[This email is part of a weekly series written by Lawrence Lessig and others about the history and future of Creative Commons. If you would like to be removed from this list, please click here:
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From last week’s episode:
In the next two weeks, I’ll describe two other new initiatives that will define our work over the next year. And then this path of missives will turn to consider some criticisms of what we’ve done and where we’re going. Stay tuned, but fear not: I promise to be finished by Christmas!
The story continues:
From the start, we’ve had a simple slogan: “Some Rights Reserved.” A Creative Commons license gives permission to exercise some rights, but also allows the author or creator to keep some rights to him- or herself. Thus the meaning of a BY-NC (Attribution-NonCommercial) license is not that the author would never grant commercial rights. Instead it simply means that the commercial rights are not granted or “pre-cleared” by the Creative Commons license. To get the commercial rights, you need to ask the author first.
Many people have never understood this about us. They’ve confused “commons” with “communist.” They’ve suggested we believe that artists don’t need to eat. But nothing in our mission is against artists profiting from their work. Indeed, our message from the start has been that for at least some creative work, and some artists, the exposure that a Creative Commons license offers could help the artist profit from his or her work.
Today we announce a project to make that message clearer. Over the next six months, we will be developing a new feature with some Creative Commons licenses to enable creators to add links to permit users to commercially exploit their works.
We call this project “cc.com,” and while the details are still being hammered out, here’s the basic idea: Let’s imagine you’re a musician who is happy to have your music shared noncommercially. But, like most, if someone is going to make a profit from your work, you want a piece of that pie. So while you’ll allow members of the public to use your work noncommercially under a Creative Commons license, you reserve the commercial rights. But you’d also be very happy to offer the commercial rights to others on certain terms.
Here’s how cc.com might work. You come to the Creative Commons site and select your Creative Commons license. If you select a license with a NonCommercial license element, then we’ll give you the choice of partners who might be able to offer your work commercially. (Alternatively, you could simply specify a link back to yourself for any commercial licensing.)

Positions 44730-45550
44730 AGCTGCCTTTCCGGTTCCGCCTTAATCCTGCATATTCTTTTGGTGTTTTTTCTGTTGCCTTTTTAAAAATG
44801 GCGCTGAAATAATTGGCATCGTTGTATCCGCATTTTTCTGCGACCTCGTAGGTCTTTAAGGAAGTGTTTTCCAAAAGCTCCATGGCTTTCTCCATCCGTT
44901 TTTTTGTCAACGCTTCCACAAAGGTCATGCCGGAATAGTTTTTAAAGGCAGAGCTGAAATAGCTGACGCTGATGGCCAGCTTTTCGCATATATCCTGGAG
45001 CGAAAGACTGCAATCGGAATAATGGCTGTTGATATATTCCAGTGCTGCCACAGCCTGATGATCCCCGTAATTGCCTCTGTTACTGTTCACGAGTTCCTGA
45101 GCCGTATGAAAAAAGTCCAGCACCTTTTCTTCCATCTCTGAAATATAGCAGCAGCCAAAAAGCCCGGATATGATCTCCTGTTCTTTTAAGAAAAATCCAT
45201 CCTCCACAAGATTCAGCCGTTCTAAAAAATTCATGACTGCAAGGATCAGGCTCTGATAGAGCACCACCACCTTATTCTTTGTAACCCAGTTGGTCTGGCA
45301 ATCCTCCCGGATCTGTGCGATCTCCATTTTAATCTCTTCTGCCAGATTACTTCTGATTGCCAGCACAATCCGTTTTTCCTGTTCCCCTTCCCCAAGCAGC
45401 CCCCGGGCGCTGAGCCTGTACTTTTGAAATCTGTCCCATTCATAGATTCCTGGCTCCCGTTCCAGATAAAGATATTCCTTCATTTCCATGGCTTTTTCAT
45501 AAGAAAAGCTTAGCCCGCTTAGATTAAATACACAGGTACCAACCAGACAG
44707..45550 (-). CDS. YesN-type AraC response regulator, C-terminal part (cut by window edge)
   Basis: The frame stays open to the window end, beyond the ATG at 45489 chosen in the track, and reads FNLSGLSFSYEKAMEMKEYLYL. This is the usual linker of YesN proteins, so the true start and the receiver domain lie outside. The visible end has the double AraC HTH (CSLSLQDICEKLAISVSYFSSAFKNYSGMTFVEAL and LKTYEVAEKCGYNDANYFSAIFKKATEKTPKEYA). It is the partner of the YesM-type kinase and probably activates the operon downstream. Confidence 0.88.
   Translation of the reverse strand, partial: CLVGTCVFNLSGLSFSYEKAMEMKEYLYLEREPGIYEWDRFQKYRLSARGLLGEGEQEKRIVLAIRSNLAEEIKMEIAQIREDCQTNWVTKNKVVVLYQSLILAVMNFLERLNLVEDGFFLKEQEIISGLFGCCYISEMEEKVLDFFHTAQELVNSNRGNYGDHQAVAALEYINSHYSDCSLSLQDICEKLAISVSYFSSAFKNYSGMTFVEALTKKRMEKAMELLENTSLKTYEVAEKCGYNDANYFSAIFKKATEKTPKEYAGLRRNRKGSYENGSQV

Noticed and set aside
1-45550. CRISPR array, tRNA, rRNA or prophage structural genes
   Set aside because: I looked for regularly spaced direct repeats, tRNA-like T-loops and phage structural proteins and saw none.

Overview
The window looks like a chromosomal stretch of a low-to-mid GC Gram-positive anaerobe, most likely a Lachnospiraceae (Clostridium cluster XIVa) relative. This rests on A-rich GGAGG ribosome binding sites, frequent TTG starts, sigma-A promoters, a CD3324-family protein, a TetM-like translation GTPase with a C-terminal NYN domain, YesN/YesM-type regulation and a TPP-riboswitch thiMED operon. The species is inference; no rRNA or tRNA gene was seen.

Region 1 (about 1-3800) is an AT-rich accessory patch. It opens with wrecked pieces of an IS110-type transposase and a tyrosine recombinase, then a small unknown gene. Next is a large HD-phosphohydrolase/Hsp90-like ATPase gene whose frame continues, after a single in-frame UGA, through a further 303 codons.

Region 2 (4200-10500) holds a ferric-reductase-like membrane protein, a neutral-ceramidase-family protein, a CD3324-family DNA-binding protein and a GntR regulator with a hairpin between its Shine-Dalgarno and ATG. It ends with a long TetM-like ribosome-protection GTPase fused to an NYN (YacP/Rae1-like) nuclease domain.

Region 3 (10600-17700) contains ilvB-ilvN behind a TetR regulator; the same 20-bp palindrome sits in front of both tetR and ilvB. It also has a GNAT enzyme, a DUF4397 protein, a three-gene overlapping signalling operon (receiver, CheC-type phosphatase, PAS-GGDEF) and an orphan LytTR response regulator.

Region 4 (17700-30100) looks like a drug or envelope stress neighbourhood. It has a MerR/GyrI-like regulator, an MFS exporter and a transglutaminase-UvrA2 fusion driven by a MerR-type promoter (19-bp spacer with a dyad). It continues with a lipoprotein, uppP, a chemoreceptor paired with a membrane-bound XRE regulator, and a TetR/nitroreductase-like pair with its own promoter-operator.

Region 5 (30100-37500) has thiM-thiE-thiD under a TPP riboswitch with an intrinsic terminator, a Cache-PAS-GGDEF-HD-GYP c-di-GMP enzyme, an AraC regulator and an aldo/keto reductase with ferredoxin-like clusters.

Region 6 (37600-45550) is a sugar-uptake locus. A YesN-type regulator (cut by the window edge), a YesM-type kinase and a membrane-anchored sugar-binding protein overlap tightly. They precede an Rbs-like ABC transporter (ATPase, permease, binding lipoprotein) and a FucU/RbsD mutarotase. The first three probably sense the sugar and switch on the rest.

If you select a partner, the system would pass you through a partner site to enable you to specify the commercial terms associated with your content. That information would be added back to the Creative Commons license as a link to the partner site. Your Commons Deed could then look something like this:
So that when someone comes to your Commons Deed, they would be informed of the rights you have licensed to the public for free use and enjoyment. But then they’d also be given a link to a site where they can buy something more than what is given for free. That something more could be more rights. It could be CDs. Or it could be anything that you and our partners decided would be useful to offer through the Commons Deed link.
Creative Commons would not be running these commercial sites. Except for selecting trusted partners, we would have nothing to do with any commercial transaction. Our aim would simply be to enable another link between the artist and a fan, so that the artist could more directly profit from his or her creativity.
We’re already tinkering with the technology to make this work. We’re beginning to talk to potential partners. There’s lots left to be done. But I’m confident that within the next 6 months, we’ll be launching this important new Creative Commons initiative, with the support, I’m confident, of many important creators.
Next week I’ll describe a second initiative that we’ll be launching over the next year. And while this second initiative will be important for Creative Commons, it will be critical to the ecology of creativity generally. Stay tuned.
One final fundraising plug: It took a lot of work, but I convinced my staff to re-release the original Creative Commons t-shirt, with a slight, but important, modification. Check it out here.
To link to or comment on this message, go to:
- Week 7 – Lawrence Lessig on iCommons (Spanish Version, Thanks to Maria Cristinia Alvite for translation.)
- Archive of Lessig Letters
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